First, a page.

Warning. This is a write up of “Uncle Timothy’s Will” in Blood Brothers. If playing that then stop reading. I have made changes to details.
In episode one we met cousins Joan Hildyson and Sigismund Krankenhofer and detective turned novelist Francis Fitzcarraldo who were attending the reading of the will of Timothy Hildyson, Uncle to the cousins and a former employer of Francis’s.
Panting and panicked by the attack of the dead, our trio start stacking books on the floor intending to wrench the bookshelves off the wall and block the window again, hoping to fort up until Monday and they can claim the inheritance from Uncle Timothy.
However the discussion turned to being more active, rather than waiting to die. Where might be safer, the attic? Either that would be a safer place to hide or they might find the secret of what on earth is going on.
Up to the first floor (second floor to Americans) and to look for the way to the attic and the group is met by Jamison. The group had instructed him to walk 12 miles to fetch help but he had said he would go in the morning and it is not yet daylight.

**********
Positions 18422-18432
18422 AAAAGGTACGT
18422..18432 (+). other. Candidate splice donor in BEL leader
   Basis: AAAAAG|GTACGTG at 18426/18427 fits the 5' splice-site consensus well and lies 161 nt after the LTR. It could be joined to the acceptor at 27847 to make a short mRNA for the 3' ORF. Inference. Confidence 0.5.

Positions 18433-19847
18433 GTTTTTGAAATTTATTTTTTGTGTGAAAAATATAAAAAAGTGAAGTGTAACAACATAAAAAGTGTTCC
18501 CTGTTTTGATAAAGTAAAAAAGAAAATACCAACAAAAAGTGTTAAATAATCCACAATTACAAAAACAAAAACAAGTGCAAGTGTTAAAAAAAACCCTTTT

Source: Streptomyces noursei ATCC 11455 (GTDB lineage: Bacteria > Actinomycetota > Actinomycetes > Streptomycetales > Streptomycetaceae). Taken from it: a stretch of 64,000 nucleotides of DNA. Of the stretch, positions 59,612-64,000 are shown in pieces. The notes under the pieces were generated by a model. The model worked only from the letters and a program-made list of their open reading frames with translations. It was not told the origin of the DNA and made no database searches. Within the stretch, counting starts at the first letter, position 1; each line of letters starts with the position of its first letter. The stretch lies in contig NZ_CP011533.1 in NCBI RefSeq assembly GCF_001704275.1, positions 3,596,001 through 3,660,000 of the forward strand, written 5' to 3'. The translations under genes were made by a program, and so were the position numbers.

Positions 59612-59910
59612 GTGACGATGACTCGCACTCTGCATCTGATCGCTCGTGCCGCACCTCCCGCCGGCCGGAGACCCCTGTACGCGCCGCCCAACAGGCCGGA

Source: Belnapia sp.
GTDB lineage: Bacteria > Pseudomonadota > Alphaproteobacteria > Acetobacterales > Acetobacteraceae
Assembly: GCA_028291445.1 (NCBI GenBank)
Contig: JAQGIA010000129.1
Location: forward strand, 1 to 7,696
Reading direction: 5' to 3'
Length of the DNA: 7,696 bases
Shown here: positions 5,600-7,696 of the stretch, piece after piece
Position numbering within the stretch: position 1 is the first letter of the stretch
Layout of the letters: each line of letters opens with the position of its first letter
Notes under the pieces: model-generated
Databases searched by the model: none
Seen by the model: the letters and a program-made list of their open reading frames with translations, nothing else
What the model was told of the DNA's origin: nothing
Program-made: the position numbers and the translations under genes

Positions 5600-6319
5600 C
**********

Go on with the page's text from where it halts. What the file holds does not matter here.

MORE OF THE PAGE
Francis asked him the way to the attic, “That way sir, at the end of the hall, that door leads to stairs to the attic.”
The door however, did not. It was a linen cupboard, turning in surprise they say that Jamison was being joined by the other three inheritors, Joan’s cousins, all unconscious but with a murderous cast about the way the drool dripped from their gaping mouths.
Francis shrieked and shut himself in the cupboard. Joan and Sigismund sighed and prepare to defend themselves. Cousin Henry rushed Joan, but she skipped aside, raising the poker high, and Henry tripped at the head of the stairs and rushed into the wall of the half landing, breaking his neck.
Sigismund drew a heavy annotated copy of Freud’s “Die Traumdeutung” and slapped Cousin Sydney the doctor with it, the blow hit heavily, snapping his neck instantly.
The rolls of the players were incredible. We found out why soon after this. If you have default skills in Roll 20 but have not actually filled in the space for the skill level, then the roll will come up as “1” every time. We let these rolls stand for this but made sure we did it properly thereafter.